The speed bit? Relatively easy, given some tasty suspension modifications, a nifty water-injection system that raises power from 431PS/425bhp to 500ps/493bhp and a Nurburgring lap time to trouble the very fastest GT3-branded Porsche 911s. Stripped, caged, leaner and meaner it all sounds good until you see it, the aftermarket look bolt-on rear wing and 'Acid Orange' wheels making a price tag double that of the M4 seem even more ludicrous.
But as a driving machine I love it. I also love the previous M3 GTS, which followed a similar format but was arguably even more raw and outrageous. And very, very orange. With the previous M3's gorgeous naturally-aspirated V8 stroked out from a 4.0-litre to a 4.4 and power increasing from 414bhp (420PS) to 444bhp (450PS) with no compromise in the high-revving nature – the redline is 8,300rpm – it makes one hell of a noise through its titanium exhausts. Like for like it also weighs as much as 125kg less than an equivalent M3 coupe. What could possibly be cooler than that?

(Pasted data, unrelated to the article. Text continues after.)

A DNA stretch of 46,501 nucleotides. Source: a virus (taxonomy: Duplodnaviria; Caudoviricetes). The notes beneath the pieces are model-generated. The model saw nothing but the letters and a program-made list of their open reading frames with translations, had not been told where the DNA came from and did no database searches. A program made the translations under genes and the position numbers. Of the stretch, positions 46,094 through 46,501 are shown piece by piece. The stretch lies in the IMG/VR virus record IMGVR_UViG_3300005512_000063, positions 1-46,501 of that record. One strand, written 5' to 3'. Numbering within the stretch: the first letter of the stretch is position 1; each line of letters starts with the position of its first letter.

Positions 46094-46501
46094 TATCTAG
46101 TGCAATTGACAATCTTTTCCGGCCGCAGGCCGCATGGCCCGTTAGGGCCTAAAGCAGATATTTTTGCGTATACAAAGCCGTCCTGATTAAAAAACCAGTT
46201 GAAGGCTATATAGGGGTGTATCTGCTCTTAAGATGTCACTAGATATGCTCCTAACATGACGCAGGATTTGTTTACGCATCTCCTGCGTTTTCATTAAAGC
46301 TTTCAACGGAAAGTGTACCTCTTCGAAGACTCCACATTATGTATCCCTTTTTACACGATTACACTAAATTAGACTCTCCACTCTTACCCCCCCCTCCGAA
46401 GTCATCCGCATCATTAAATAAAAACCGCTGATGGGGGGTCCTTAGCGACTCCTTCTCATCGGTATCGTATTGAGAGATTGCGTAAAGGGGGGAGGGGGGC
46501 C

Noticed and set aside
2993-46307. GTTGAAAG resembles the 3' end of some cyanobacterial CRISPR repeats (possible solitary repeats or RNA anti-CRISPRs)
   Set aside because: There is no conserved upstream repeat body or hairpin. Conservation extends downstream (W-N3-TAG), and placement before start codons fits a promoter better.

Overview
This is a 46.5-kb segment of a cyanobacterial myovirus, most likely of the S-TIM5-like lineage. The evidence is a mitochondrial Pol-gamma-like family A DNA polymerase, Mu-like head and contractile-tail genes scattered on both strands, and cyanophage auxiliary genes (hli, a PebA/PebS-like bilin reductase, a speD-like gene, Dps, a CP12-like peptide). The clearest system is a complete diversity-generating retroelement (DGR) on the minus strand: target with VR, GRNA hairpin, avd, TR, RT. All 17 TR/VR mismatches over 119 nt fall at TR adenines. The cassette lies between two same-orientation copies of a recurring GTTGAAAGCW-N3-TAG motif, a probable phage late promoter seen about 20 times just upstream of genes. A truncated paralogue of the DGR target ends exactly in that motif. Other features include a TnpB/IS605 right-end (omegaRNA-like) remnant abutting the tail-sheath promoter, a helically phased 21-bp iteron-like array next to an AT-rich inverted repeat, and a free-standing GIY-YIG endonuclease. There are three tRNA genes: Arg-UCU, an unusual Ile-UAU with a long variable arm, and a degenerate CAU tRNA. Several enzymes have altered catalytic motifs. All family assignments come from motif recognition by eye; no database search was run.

Let me tell you! A practical four-door M3 saloon of the same generation in discreet matt silver, built in even smaller numbers (just 67 to the GTS's 150) and fitted with the same stroked 444bhp (450PS), 4.4-litre engine, uprated suspension bits and a 70kg weight saving over a standard M3 saloon. This thanks to a host of parts made from CFRP (carbon fibre reinforced plastic) to showcase BMW's investment in productionised carbon fibre. Tech brought to the (relative) mainstream in the i3 and i8 and now the new 7 Series too. Interesting cars all. None as cool as this.